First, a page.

Published in: The Geographical Journal, Vol. 138, No. 3 (Sep., 1972), pp. 287-297
Available from: JSTOR

The Peak and Decline of World Oil and Gas Production

Publication date:
2003-10-22
First published in:
Minerals & Energy - Raw Materials Report
Authors:
K. Aleklett, C. Campbell
Abstract:

Oil and gas have been known since Antiquity but the modern oil industry had its roots in the middle of the 19th Century in Pennsylvania and on the shores of the Caspian. In the early days, the discovery of oil was a hit or miss affair, but in later years it became a decidedly scientific and technological process. Perhaps the most important development was a geochemical breakthrough in the 1980s that made it possible to relate the oil in a well with the rock in which it was generated. That in turn led to an understanding of the very exceptional conditions under which oil was formed in Nature. Advances in computer science also brought great progress in seismic surveying that made it possible to determine with great accuracy the nature of deeply buried geological structures.

These scientific advances have not however been matched by clarity in reporting the results, which are clouded by ambiguous definitions and lax reporting practices. In short, it has been another example of poor accounting. Estimating the size of an oilfield poses no great technological challenge, although there is naturally a quantifiable range of uncertainty. Extrapolating the discovery trend of the past to determine future discovery and production should be straightforward, and the size distribution of fields should be evident. But the atrociously unreliable nature of public data has given much latitude when it comes to interpreting the status of depletion and the impact of economic and political factors on production. This has allowed two conflicting views of the subject to develop.

The first is what may be called the Natural Science Approach, which observes the factors controlling oil accumulation in Nature and applies immutable physical laws to the process of depletion. It seeks to base its conclusions on three simple questions:

  • what was found, referring to the different categories of oil and gas?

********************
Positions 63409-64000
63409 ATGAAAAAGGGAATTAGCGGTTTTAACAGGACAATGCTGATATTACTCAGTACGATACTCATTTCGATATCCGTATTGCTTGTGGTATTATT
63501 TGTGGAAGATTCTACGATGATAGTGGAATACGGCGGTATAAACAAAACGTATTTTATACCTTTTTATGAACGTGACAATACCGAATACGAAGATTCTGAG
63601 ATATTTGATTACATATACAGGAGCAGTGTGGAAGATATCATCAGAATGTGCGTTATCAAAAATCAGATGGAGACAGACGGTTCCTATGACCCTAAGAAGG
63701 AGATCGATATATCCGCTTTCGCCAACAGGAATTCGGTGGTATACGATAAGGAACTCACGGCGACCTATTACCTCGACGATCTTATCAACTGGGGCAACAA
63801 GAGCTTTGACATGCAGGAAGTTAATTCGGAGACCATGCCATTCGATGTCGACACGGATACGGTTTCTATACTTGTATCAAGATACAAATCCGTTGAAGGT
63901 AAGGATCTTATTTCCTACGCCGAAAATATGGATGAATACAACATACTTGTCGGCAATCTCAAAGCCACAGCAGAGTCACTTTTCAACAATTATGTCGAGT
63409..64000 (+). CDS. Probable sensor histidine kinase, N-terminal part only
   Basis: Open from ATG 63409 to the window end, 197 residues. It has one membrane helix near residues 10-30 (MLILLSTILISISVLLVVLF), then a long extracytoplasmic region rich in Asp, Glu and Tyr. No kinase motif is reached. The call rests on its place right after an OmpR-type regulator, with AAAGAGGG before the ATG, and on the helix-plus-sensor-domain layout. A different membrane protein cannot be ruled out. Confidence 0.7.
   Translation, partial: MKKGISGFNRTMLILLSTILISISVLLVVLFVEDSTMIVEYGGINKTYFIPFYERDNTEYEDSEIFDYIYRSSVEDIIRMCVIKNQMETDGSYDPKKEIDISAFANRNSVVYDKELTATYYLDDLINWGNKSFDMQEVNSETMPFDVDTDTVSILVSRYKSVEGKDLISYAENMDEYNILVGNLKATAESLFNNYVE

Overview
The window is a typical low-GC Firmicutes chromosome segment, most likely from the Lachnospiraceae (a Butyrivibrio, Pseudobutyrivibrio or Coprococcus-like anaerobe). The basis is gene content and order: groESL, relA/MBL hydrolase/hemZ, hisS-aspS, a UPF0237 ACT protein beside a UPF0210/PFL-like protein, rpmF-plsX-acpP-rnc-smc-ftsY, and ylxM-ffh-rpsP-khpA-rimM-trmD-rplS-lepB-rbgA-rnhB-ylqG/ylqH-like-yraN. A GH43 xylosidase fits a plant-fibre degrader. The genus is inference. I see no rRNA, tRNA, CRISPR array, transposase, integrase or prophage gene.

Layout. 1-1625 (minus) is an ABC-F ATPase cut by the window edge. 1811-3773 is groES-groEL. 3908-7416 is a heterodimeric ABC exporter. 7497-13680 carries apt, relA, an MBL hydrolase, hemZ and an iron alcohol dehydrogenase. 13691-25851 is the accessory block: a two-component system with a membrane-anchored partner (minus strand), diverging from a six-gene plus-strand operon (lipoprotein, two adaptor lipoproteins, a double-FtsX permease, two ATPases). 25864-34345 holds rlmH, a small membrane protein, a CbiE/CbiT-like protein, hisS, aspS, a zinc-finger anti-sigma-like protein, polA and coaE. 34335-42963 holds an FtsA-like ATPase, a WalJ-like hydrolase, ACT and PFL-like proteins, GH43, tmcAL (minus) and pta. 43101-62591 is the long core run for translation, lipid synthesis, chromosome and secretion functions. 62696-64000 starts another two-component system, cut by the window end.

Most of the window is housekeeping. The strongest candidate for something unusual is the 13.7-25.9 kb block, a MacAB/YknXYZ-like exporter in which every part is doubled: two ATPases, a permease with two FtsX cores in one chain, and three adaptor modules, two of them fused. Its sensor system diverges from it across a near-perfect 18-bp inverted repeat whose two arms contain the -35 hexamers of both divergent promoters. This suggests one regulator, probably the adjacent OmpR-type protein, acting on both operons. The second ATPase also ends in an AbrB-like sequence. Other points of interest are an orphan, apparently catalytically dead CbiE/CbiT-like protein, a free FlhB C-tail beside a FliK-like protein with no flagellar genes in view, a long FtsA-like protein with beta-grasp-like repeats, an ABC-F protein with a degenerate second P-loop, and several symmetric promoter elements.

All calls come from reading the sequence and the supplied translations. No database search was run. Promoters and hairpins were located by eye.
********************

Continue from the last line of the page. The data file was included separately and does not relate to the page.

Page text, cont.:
• how much was found? and
  • when was it found?

(see Bentley, 2002; Campbell 1997,1998; Deffeyes, 2001; Laherrère 1999; Ivanhoe, 2000; Perrodon, 1999; Simmons 2000; Youngquist, 1997)

The second is what may be called the Flat-Earth Approach, in which the resource is deemed to be virtually limitless, with extraction being treated as if it were controlled only by economic, political and technological factors. It seeks to explain discovery as a consequence of investment, in the belief that supply always matches demand under ineluctable economic principles. It supposes that as one resource is depleted, its place is seamlessly taken by a better substitute: “the Stone Age did not end because we ran out of stone” is a favourite aphorism. (see Adelman, 1995; Odell, 1999.)

There is little scope for consensus because one approach relies on the measurement and observation of Nature, the other on faith in the Mastery of Man. The debate, if that is the right word, is itself further clouded by vested interests with motives to obscure and confuse. On the one side have been the oil companies who have had good commercial and regulatory reasons to under-report the size of discovery, so that the subsequent upward revisions gave an encouraging image of steady growth to the stockmarket. On the other side are governments and international agencies that have found it easier in political terms to react to a crisis than to anticipate one. The depletion of oil, which furnishes 40% of traded energy and 90% of transport fuel is by all means a sensitive subject for all governments because it heralds a discontinuity of historic proportions. It is easy for the economists who advise most governments to map short-term economic cycles but it is very difficult for them to deal with major discontinuities, especially those that undermine the very foundations of their subject.

This paper will endeavour to present the evidence for the Natural Science Approach, addressing the geological constraints; the technical basis of reserve estimation; the distribution of field sizes; and the obvious correlation between discovery and production after a time lag. It will further explain the reporting practices, and present both a realistic assessment of the resource and a practical model of depletion.

Published in: Minerals and Energy - Raw Materials Report, Volume 18, Number 1, 2003 , pp. 5-20(16)
Available from: IngentaConnect